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These are the top 5 sources of microplastics in your home: Here's how to avoid them

Plastic chopping boards could transfer microplastics to food.
Plastic chopping boards could transfer microplastics to food. Copyright Canva
Copyright Canva
By Greta Ruffino
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These everyday household items could be leaching microplastics into your diet.


Microplastics have spread so widely that they're difficult to track. 

These tiny particles originate from larger plastics breaking down and are linked to heart attacks, fertility issues and cancer. Recent research also suggests they might lower sperm count. 

According to a 2019 Canadian study, humans consume up to 52,000 microplastic particles per year.

Last month, interest in microplastics surged, with searches reaching a record-high Google Trends score of 100, according to German environmental organisation CleanHub.

A study from the University of New Mexico sparked global interest, with many seeking information on how microplastics enter the body and ways to reduce or remove them.

While these particles are pervasive in the environment, there are numerous sources contributing to their presence and alternatives to help avoid them - starting in your kitchen.

Top 5 products to avoid to reduce microplastic exposure and how to replace them

5. Plastic chopping boards could transfer microplastics to food

Chopping boards alone could expose humans to up to 79.4 million polypropylene microplastics - a type of plastic polymer - each year according to a study by the American Chemical Society (ACS).

This means that using a plastic chopping board could potentially increase the transfer of microplastics to food.

Tempered glass chopping boards are an affordable alternative that is easy to clean and typically free of microplastics.

Some brands also offer plastic-free chopping boards made from durable paper fibres.

4. Microwavable food containers can release microplastics when heated

Plastic products labelled as 'microwave safe' can release significant amounts of microplastics into food when heated.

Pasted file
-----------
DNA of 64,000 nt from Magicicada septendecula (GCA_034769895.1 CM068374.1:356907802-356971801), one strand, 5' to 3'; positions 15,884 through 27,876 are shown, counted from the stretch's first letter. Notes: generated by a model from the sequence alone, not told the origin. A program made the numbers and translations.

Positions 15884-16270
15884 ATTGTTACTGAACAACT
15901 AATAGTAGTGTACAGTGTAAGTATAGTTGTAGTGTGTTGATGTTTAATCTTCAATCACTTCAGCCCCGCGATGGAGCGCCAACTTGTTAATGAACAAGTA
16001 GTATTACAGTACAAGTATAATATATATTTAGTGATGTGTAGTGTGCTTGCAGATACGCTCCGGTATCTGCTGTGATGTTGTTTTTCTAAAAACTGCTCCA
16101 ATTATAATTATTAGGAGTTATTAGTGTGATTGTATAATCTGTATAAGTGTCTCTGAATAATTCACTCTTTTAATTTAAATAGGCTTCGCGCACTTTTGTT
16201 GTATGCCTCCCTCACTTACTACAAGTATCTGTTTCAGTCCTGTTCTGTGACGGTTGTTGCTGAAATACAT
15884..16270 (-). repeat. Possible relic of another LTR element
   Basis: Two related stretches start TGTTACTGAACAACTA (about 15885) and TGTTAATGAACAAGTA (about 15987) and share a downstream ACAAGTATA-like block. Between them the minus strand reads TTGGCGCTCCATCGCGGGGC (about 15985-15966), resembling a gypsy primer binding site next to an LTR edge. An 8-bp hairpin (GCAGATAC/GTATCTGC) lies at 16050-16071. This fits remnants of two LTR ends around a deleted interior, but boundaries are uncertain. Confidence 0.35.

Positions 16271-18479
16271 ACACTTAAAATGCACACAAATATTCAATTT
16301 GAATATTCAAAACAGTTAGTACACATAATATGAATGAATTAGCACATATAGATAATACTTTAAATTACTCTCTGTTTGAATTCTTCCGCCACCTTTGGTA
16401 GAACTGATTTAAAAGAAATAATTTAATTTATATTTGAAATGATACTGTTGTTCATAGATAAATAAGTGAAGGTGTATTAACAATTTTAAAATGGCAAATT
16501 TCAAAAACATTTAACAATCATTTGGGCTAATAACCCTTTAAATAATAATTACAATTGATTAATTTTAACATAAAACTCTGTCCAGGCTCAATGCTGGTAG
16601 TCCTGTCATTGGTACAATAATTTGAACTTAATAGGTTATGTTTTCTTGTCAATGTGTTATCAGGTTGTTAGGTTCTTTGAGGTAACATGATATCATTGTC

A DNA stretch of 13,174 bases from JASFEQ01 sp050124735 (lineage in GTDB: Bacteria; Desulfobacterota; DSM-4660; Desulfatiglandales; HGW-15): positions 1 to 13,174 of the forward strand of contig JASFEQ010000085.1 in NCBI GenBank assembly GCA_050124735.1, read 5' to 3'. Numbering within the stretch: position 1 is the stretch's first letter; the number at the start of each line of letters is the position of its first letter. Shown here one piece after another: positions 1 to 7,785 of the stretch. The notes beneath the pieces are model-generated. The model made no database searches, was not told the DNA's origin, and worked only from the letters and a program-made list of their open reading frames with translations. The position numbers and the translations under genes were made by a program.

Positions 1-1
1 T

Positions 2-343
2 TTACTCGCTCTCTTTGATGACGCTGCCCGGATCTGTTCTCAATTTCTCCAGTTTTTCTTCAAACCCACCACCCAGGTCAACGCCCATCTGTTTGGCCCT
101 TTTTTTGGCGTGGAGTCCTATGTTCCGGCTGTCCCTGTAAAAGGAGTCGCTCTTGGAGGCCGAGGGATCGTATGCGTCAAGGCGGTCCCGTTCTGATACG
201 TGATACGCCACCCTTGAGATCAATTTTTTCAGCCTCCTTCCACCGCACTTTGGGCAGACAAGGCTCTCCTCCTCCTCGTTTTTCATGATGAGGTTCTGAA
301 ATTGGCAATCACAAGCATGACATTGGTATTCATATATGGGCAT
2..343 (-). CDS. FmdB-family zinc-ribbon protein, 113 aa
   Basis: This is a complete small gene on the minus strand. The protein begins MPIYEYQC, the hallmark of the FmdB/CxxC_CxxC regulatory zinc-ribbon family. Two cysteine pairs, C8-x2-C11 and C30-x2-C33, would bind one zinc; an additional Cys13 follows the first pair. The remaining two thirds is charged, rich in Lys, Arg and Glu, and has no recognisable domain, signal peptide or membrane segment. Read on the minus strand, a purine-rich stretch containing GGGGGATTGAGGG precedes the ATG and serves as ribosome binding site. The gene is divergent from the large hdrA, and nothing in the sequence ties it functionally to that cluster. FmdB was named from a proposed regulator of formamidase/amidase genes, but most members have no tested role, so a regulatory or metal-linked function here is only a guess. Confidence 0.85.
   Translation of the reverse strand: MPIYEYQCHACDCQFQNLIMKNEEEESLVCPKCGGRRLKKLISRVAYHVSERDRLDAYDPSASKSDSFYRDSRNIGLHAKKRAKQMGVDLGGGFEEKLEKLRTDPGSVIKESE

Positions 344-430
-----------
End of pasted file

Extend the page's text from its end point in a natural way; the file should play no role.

A 2023 study by researchers at the University of Nebraska–Lincoln found up to 4 million microplastics per square centimetre in certain 'microwave safe' plastic-packaged baby foods. 

Under the microscope, these particles were found to kill up to 75 per cent of cultured kidney cells, raising concerns about potential impacts on human health.

Another good practice is to avoid products packaged with phthalates, styrene and bisphenols, which are types of chemicals associated with various plastics, a paper from The American Academy of Pediatrics suggests.

3. How to keep microplastics out of ice cubes

Just as microplastics are found in bottled water, plastic ice cube trays could also cause contamination. 


While there's less research on it, freezing plastic can cause microplastics to leach into water, similar to the process seen with heated plastics, according to an associate professor interviewed by HealthCentral.

In recent years, a more sustainable option has become popular: stainless steel ice cube trays. These not only enhance the aesthetic of drinks but get colder faster, meaning they freeze more quickly.

Similarly, silicone ice cube trays are promoted as a sustainable alternative that many consider healthier and easier for creating ice.

2. Why paper cups aren’t actually a sustainable choice

While paper cups are supposed to be more environmentally friendly, they surprisingly contribute to plastic pollution. These cups require a layer of sealant, typically consisting of up to 10 per cent high-density polyethylene (HDPE), to prevent liquid leakage.


Recycling paper cups is problematic due to the need for separating the HDPE layer from the paper, which complicates the process. 

But that is not all. Using paper cups for hot drinks can lead to the release of various chemicals, as highlighted by a 2021 study published in the Journal of Hazardous Materials, including fluoride, chloride, sulfate and nitrate.

Choosing a reusable stainless steel flask not only benefits the environment but also reduces exposure to microplastics.

Many tea bags contain traces of plastic. 
Many tea bags contain traces of plastic. Canva

1. Tea bags could introduce microplastics to your morning brew

Surprisingly, many tea bags are made with unsustainable polypropylene plastic, and even paper tea bags can contain traces of plastic in the sealant. 


This often means they are not biodegradable and they contribute to microplastic contamination.

In 2023, research published by the Dow University of Health Sciences raised concerns about how hot water used to brew tea can release millions of microplastics from these bags, revealing that a single cup of tea could contain up to 3.1 billion nanoplastics due to the tea bag.

Tea bags may contain other harmful substances, including fluorine compounds, arsenic, radium salts, aluminium, copper, lead, mercury, cadmium, barium and nitrates.

Fortunately, loose tea leaves are regaining popularity, and there are numerous sustainable alternatives for brewing tea, such as using a cast-iron teapot or a metal strainer. 


The Plastic Pollution Coalition even recommends using cotton tea bags or straining tea through organic linen.

With these small adjustments, your kitchen can be less at risk of microplastic contamination, as explored further in CleanHub's article.

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